6. Confidence– Fake it till you make it!  Do you remember having a substitute in school?  Students can smell the fresh meat!  You need to hold yourself to a high standard to teach your classes.  Be clear with your cues and instruction so they feel confident!  Fitness facilities and small groups are outlets for people to find that inner power to make them feel better.  Show them you have the ability to help them get to that goal.
  7. Find Humility– Being a confident instructor can by some translate into cockiness by others.  Have a clear perspective of how you teach and how you want your students to view who you are as their teacher.  Not caring about what people think is one thing, but showing them how you care is another.  Use terminology that is helpful, not big words from your anatomy textbook.  No one wants to go workout and feel lost, they want to feel educated and empowered.
  8. Research– You want to be a yoga instructor.  You never want to teach another form of fitness.  Okay, but we need to continue to have education in the fitness world.  How can you relate to someone coming to your class if you haven’t tried it?  Take a workshop!  I can’t do a pull up to save my life and I have been practicing yoga for almost seven years.  I took an awesome bodyweight workshop with Pat Flynn, Somnath Sikdar and Lisa Parsons at the Dragon Gym in Exton, PA this summer that changed the way I did a plank in my yoga practice.  By opening our own doors in other styles of training we as teachers will be able to use confidence when guiding our students.
  9. Change– Okay we’ve done these 8 steps and nothing has changed.  You are getting one person in class and no consistency.  Make a change!  Transitioning into something else is scary.  I made a decision to change my system with my students, and it was terrifying!  I thought for sure people will hate me; no one will come to class!  When I took the time to be honest with my students about why I made changes, I had someone say “Thank you”.  They needed a commitment.  Sometimes we make changes and hope that it will please everyone.  It won’t.  You will piss people off.  You will lose some people.  Maybe those students weren’t the ones to be with you all along.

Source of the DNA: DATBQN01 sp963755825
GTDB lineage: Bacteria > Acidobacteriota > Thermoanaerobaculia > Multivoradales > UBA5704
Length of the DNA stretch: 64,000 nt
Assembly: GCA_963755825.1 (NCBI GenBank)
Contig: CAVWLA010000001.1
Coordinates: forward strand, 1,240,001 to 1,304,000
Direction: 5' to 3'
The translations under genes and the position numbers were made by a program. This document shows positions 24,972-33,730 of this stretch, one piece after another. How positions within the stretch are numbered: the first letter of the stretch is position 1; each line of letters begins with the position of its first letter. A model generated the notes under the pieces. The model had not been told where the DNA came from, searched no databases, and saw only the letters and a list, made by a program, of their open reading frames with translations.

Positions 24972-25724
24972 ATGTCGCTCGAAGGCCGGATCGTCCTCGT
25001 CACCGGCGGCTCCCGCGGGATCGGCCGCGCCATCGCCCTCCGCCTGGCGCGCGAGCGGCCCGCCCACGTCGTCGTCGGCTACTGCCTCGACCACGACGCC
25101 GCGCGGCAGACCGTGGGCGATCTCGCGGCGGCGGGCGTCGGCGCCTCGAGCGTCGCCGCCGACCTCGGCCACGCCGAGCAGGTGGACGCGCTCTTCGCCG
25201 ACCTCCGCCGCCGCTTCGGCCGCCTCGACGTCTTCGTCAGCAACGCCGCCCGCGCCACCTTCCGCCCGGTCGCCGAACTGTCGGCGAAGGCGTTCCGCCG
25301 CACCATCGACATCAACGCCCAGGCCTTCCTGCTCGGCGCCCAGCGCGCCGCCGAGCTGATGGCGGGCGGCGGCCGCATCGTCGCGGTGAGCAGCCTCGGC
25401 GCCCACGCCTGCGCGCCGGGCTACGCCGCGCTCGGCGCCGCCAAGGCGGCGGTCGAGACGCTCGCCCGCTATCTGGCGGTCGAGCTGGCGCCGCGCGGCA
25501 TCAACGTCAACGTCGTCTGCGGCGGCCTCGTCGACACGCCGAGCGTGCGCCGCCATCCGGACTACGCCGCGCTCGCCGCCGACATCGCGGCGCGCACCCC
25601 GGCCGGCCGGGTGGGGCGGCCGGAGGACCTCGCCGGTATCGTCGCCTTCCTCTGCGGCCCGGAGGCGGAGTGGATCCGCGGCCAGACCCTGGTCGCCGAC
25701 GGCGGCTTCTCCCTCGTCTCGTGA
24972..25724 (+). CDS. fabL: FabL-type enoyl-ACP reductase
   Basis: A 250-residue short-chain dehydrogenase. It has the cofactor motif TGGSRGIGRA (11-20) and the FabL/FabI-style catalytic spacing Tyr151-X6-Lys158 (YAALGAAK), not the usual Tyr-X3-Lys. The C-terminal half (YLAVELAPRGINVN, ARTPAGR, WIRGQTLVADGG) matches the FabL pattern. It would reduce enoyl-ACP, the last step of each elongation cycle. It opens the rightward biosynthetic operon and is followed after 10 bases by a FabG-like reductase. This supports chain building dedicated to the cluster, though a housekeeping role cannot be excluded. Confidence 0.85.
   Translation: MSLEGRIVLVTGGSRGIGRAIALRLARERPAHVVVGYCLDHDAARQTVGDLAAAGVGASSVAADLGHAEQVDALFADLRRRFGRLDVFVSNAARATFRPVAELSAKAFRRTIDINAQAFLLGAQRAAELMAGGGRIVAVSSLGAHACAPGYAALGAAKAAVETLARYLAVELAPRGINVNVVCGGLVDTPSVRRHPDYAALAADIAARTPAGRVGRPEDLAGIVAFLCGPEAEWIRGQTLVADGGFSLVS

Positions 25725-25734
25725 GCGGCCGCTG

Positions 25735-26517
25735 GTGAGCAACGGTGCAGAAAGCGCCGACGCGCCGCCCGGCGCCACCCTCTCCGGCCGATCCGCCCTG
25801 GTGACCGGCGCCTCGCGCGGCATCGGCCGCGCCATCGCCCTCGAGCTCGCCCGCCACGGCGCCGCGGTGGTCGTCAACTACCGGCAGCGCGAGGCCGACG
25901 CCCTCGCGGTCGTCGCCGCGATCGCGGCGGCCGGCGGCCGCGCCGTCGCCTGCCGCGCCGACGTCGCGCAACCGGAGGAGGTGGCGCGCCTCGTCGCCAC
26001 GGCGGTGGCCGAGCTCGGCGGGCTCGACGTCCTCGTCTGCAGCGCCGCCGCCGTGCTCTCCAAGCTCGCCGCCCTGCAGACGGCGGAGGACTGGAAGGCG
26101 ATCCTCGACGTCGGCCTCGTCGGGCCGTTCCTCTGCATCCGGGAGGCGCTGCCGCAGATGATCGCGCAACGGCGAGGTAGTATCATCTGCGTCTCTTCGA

10. No exceptions– This step is one that sucks too!  I can’t lie about it!  A friend has told me many times, “Why? Just say no.  It’s okay to say no.”  We never want to turn someone away because our program doesn’t work well for them, the price is too high, or my schedule doesn’t work.  Stand on your two feet (with confidence and humility) and say no.  If you are the teacher you want to be, your students will come back to your class.  In a week, a month or even a year, they’ll be back.

We need to be the teacher we want to be because we made an effort to become that way.  We can’t define ourselves by the number of students in attendance in our classes, but by the quality of knowledge and performance we let them walk away with.

Shannon LaSpina, RYT 200, has been practicing yoga since 2007. After practicing for the first time on the mat, Shannon had found a new way to center herself and create balance in her life. Yoga has become an essential part of Shannon’s life that she wanted to share with others. Joining the teacher training at power yoga works was one of the most rewarding experiences she has had. Shannon received her 200 hour certification shortly after starting the teacher training as she was eager to get into the studio and train others. When she is not practicing or teaching yoga, Shannon is in the classroom teaching middle school students about the visual arts. Spending quality time with her husband and dog, as well as her family, are also essential to her life. Read more from Shannon at